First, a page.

Sharpness tended to be up and down. While most of the movie showed fairly good delineation, more than a few shots veered to the soft side. No issues with jagged edges or shimmering occurred, but some edge haloes could be seen. As for source flaws, I noticed no specks, marks or other concerns.

Also inconsistent, colors jumped around a bit. With a fairly warm palette, the hues could appear reasonably lively, but they also could turn somewhat dense at times. Similar issues made blacks a little flat, but shadows showed reasonable clarity. This was never an ugly image, but it needed a greater sense of accuracy and consistency.

I didn’t expect much from the Dolby Digital 5.1 soundtrack of Music and Lyrics, and the result seemed pretty typical for this genre. Audio quality was fine. Music showed good range and definition. Both score and songs displayed nice breadth, as they fleshed out the material well.

Speech consistently came across as concise and crisp, while effects were clean and clear. The latter didn’t play a big role in the flick, so they failed to demand much. Nonetheless, they seemed fine.

As for the soundfield, it was decidedly low-key. The music showed decent stereo imaging, and effects provided a minor sense of ambience. Nothing in the movie stood out as memorable in terms of soundscape, though, and this was a pretty passive track. Though I didn’t find an impressive mix here, it seemed acceptable given the movie’s scope.

How did the Blu-ray compare to the original DVD? Audio remained the same, as both discs featured identical Dolby Digital 5.1 mixes; the absence of a lossless option on the Blu-ray became a disappointment.

Despite some lackluster elements, the Blu-ray’s visuals still offered a step up over the DVD. The Blu-ray showed better accuracy and more inviting colors. While the Blu-ray had its issues, it was still superior to the DVD.

The Blu-ray reproduces the DVD’s extras, and we find eight Deleted Scenes that run a total of 11 minutes, seven seconds. These include “Meeting Cora”, “Alex and Khan”, “Phone Messages”, “Too Many Words”, “Vinny Sings”, “Carousel”, “On Mars” and “Colin Calls”.

Though I often don’t think much of most cut sequences, these are almost all good. Four of them give Khan the desk clerk more to do, and they offer nice laughs. “Cora” is a little redundant but still amusing, and “Carousel” and “Mars” offer some comedic views of Chris’s relationship with his daughter. “Calls” is a very funny misdirect as well. I don’t know if these all would have fit into the final flick, but they’re very entertaining nonetheless.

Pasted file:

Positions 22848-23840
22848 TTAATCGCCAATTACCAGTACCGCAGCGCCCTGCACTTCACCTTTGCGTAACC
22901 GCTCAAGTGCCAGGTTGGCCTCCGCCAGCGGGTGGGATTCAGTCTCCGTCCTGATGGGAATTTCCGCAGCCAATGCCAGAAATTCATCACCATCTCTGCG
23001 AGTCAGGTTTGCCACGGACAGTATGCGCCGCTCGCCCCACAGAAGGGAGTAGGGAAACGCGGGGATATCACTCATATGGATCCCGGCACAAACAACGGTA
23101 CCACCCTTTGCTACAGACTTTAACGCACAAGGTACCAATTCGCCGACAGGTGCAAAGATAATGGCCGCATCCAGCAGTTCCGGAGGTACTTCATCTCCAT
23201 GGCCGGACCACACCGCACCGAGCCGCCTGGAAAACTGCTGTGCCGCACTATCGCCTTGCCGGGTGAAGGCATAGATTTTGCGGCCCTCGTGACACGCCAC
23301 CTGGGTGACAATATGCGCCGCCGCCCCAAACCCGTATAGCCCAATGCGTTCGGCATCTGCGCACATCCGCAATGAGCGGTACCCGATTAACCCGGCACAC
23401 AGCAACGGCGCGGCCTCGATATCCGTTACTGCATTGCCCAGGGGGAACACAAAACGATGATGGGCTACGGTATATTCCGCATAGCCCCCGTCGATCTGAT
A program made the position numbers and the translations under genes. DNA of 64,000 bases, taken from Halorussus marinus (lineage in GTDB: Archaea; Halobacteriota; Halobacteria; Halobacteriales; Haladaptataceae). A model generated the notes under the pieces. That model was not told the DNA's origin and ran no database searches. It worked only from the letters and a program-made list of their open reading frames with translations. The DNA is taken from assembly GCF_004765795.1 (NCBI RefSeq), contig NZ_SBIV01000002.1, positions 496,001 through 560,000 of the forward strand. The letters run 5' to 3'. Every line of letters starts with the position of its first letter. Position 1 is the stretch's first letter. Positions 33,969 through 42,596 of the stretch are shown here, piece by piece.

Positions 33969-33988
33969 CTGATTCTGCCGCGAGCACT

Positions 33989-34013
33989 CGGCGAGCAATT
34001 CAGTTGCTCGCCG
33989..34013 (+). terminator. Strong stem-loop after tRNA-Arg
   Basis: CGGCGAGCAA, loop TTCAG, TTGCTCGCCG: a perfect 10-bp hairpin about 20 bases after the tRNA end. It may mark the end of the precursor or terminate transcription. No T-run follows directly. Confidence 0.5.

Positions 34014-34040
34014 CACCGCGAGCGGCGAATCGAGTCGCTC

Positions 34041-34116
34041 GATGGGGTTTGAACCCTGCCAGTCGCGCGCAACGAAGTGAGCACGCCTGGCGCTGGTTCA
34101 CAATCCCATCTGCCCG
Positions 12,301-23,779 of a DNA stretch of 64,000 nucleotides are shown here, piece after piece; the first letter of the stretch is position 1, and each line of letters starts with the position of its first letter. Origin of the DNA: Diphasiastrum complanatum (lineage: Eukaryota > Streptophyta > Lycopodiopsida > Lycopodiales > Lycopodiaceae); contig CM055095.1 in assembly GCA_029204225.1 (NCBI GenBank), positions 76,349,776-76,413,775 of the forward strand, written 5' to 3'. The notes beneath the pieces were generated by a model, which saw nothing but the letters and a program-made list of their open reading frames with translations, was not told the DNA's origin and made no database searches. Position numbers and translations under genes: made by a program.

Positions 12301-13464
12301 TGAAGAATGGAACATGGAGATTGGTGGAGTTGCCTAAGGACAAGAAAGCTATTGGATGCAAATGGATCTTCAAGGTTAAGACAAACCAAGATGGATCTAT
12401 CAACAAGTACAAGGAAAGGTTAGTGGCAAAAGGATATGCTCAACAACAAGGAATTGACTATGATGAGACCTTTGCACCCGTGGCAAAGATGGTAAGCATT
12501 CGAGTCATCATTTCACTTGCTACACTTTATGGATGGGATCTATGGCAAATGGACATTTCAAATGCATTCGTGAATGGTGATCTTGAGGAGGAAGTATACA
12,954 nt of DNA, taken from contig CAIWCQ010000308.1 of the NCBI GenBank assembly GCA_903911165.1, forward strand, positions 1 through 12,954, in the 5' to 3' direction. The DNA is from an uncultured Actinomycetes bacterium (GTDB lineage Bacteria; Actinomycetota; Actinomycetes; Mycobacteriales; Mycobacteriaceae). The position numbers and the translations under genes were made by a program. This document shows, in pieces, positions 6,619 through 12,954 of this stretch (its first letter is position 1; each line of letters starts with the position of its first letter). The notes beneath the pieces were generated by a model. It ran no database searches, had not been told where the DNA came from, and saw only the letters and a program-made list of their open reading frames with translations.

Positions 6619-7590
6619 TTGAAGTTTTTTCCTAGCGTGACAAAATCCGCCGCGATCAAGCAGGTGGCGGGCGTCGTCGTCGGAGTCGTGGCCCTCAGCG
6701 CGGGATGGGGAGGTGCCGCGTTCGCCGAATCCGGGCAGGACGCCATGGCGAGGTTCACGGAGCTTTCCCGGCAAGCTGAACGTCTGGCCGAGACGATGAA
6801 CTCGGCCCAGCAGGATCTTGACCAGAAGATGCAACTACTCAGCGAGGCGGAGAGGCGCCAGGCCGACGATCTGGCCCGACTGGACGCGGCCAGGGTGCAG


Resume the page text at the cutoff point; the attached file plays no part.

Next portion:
Called Note for Note: The Making of Music and Lyrics, a featurette lasts 13 minutes, two seconds. “Note” mixes movie clips, shots from the set, and interviews. We hear from writer/director Marc Lawrence, co-producer Scott Elias, costume designer Susan Lyall, choreographer Dan Karaty, vocal coach/arranger Michael Rafter, composer Adam Schlesinger and actors Hugh Grant, Drew Barrymore, Brad Garrett, Haley Bennett and Kristin Johnston. The program looks at story and characters, the cast and performances, Lawrence’s impact on the production, recreating the Eighties elements, Grant’s musical and dancing training and other aspects of the tunes.

Relentlessly promotional, “Note” exists to sell the movie. It does almost nothing else, as it just lets us know what a great flick it’ll be and sends us through tons of film clips. That makes it a waste of time for fans who’ve already seen Music, as they’ll learn next to nothing about the movie’s creation.

Into addition to a standard four-minute, 12-second Gag Reel, we find a music video for “Pop Goes My Heart”. This is exactly the same clip that runs along with the opening credits. It differs only in that it lacks the text overlays. It’s nice to see it in all its unfettered glory.

Lightweight but inviting, Music and Lyrics overcomes many genre drawbacks to become a fun experience. The movie boasts fine performances from its lead actors along with a lively, jaunty tone that make it a consistent pleasure. The Blu-ray brings us average picture and audio along with some minor bonus materials. Nothing about this release impresses, but the film amuses and charms

To rate this film visit the original review review of MUSIC AND LYRICS